Our sun and billions of stars just like it are headed for a strange, cold destiny.
New research suggests that long after our roiling, boiling life-giving star runs out of fuel, it will slowly transform into a cold, dead, super-dense crystal sphere about the size of Earth that will linger like a translucent tombstone for close to eternity.
“In tens of billions of years from now, the universe will be made largely of dense crystal spheres,” said astrophysicist Pier-Emmanuel Tremblay, who led the work published this week in the journal Nature. “In the future, these objects will be completely dominant.”
To come to this conclusion, Tremblay and his collaborators used data collected by the European Space Agency’s Gaia telescope to analyze the color and brightness of 15,000 white dwarf stars within 300 light-years of Earth.
White dwarf stars are among the oldest objects in the universe and represent one of the final phases of life for stars like the sun.
Our sun is about halfway through the main sequence phase, which means it creates energy by fusing hydrogen into helium in its core.
In about 5 billion to 6 billion years, it will run out of hydrogen. Then its core will shrink, and the rest of the star will puff up into a relatively short-lived red giant phase, which will last about 500 million to 1 billion years before it contracts once again.
After this contraction, the star can still create energy by fusing helium to create carbon and oxygen, said Tremblay, who works at the University of Warwick in Coventry, England.
This form of energy generation, however, occurs quickly and will last for only a few million years.
When that process comes to an end, the sun will enter the white dwarf stage. Essentially, it will be a retired star made up primarily of oxygen and carbon gas.
White dwarf stars start off extremely hot, but although they initially radiate enough heat that we can see them in our telescopes, they slowly lose their energy over billions of years.
“It’s like taking a hot coal out of a fire and letting it cool off into the night,” said J.J. Hermes, an astronomer at Boston University who worked on the study.
It is not possible to observe crystal structures in white dwarf stars directly, but it is possible to see evidence of the crystallization process, the authors said.
If the stars did not crystallize, they would cool at a steady rate, going from blue to orange to red and losing brightness along a smooth, predictable slope. But that’s not what the Gaia data show.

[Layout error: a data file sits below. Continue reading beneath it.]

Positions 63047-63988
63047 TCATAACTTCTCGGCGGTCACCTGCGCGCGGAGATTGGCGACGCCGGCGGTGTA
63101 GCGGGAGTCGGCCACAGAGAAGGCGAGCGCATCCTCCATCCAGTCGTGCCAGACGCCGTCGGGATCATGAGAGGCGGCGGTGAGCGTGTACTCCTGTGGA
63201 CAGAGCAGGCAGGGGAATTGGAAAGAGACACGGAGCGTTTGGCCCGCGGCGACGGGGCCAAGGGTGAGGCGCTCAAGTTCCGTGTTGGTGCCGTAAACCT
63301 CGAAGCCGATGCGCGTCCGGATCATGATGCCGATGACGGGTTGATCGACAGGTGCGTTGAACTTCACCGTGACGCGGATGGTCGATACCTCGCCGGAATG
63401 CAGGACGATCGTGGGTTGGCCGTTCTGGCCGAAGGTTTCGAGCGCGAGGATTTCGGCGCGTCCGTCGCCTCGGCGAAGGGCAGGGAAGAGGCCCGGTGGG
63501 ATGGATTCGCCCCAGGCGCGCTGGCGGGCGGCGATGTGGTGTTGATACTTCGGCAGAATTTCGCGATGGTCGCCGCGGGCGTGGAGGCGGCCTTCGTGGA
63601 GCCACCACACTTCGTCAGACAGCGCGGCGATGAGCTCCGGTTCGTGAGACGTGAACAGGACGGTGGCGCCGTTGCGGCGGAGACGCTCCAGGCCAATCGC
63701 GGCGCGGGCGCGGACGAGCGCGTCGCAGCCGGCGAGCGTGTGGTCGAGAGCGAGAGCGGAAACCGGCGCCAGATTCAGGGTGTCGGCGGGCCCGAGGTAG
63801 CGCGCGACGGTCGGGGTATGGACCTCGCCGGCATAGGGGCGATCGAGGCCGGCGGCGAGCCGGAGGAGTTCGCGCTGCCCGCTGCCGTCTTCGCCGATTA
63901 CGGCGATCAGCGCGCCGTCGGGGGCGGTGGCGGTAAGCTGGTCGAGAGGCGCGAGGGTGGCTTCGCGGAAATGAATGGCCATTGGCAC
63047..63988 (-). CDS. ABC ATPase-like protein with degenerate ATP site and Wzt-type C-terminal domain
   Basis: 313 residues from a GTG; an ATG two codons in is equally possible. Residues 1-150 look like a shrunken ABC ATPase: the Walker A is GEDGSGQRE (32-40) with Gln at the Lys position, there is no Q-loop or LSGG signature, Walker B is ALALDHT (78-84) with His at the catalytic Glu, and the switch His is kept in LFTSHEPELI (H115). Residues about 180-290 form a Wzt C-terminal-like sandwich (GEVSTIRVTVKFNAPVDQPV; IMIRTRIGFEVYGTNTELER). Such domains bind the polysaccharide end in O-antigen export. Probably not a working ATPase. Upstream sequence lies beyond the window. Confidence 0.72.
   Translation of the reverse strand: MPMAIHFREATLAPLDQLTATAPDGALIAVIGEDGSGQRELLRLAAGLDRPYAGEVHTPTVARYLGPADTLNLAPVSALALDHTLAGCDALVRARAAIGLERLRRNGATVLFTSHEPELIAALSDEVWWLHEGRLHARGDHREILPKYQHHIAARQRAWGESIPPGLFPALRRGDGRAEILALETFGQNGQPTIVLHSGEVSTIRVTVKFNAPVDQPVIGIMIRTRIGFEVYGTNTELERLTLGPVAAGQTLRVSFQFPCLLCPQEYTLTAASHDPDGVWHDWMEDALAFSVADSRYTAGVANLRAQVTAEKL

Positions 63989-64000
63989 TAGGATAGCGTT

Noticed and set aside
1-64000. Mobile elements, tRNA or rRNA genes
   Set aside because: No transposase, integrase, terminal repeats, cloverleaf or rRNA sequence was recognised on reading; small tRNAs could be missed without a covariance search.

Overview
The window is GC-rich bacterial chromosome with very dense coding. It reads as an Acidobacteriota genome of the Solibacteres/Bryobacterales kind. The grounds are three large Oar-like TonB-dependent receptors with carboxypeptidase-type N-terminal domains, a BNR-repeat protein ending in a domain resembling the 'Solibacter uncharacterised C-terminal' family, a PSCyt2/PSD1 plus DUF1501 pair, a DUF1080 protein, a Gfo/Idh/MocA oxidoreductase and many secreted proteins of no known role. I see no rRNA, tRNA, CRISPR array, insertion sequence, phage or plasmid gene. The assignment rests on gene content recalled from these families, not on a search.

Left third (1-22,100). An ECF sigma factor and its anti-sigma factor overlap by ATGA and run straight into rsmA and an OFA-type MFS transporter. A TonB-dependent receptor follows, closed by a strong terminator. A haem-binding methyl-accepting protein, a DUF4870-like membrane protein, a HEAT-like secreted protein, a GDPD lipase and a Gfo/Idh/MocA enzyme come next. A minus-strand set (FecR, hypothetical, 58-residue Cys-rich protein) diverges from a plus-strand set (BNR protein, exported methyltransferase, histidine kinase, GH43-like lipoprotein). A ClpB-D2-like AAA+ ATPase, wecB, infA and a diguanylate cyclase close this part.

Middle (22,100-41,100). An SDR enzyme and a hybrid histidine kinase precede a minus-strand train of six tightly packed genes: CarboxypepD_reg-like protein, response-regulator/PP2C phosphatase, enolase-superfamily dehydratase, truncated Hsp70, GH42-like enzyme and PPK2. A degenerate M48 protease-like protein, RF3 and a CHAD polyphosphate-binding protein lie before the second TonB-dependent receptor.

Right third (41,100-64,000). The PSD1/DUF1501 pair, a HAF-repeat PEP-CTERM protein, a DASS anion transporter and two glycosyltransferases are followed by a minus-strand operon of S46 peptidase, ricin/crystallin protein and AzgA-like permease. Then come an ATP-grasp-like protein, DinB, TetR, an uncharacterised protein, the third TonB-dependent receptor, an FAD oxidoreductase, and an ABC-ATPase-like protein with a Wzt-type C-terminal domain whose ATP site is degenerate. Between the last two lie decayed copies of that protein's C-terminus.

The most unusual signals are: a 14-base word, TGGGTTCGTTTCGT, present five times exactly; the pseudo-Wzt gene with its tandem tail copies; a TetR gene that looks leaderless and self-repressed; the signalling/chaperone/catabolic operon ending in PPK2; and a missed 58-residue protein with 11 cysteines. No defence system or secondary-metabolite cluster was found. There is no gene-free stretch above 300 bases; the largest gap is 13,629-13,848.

Instead, the researchers found an unexpectedly high number of white dwarf stars that seemed stuck in a certain color and brightness region.
This pileup, or traffic jam, in the data suggests that at around the same point in the cooling process, the stars simply stop getting colder.
“We see them sitting there for hundreds of millions and even billions of years,” Hermes said, “when they should be cooling on a much shorter timescale.”
The only explanation is that these stars have an extra energy source, Tremblay said.
And it could be coming from crystallization.
As matter crystallizes from a liquid into a solid, it releases energy. You can see this when water goes from a liquid to a solid in the freezer, Hermes explained.
If you were keeping track with a thermometer, you would find that the temperature of water stalls at zero degrees Celsius for a bit — the exact time that the H2O molecules are rearranging themselves into the crystal structure of ice. Once the crystal arrangement is in place, the ice will continue to cool at a more or less steady rate until it reaches the same temperature as the environment in the freezer.
The same thing is happening in the cores of these white dwarf stars, except over a much longer time period, the study authors said. As the oxygen and carbon in the star crystallize, they release heat, causing the star to stall its cooling for roughly 2 billion years.
Experts said the finding itself was not surprising — for more than 50 years, astronomers have thought that white dwarf stars must crystallize as they cool. However, they agreed that the work is impressive.
“What’s remarkable is the ability of the observational community to make such an excellent measurement of the release of heat as the crystallization occurs in the core of the star,” said Lars Bildsten, a theoretical physicist at UC Santa Barbara who was not involved in the paper.
Although many scientists thought it was likely that white dwarf stars would form crystals as they cooled, there was disagreement about whether the energy released from the process would be detectable, Tremblay said.
The new finding suggests that the energy is not only detectable, but also at the upper end of predicted estimates by theoreticians, he said.
“The data used from the Gaia mission allows us to make a great step forward,” said Martin Barstow, a professor of astrophysics at the University of Leicester in England.
But just as the water in your freezer continues to cool after it releases all its latent energy, white dwarfs eventually resume their cooling as well.
And when the process is complete, they become what are known as black dwarfs — cold crystal spheres that are not detectable with our telescopes because they don’t emit energy.
One day in the far-distant future, Tremblay said, 97% of stars in the universe will meet this fate.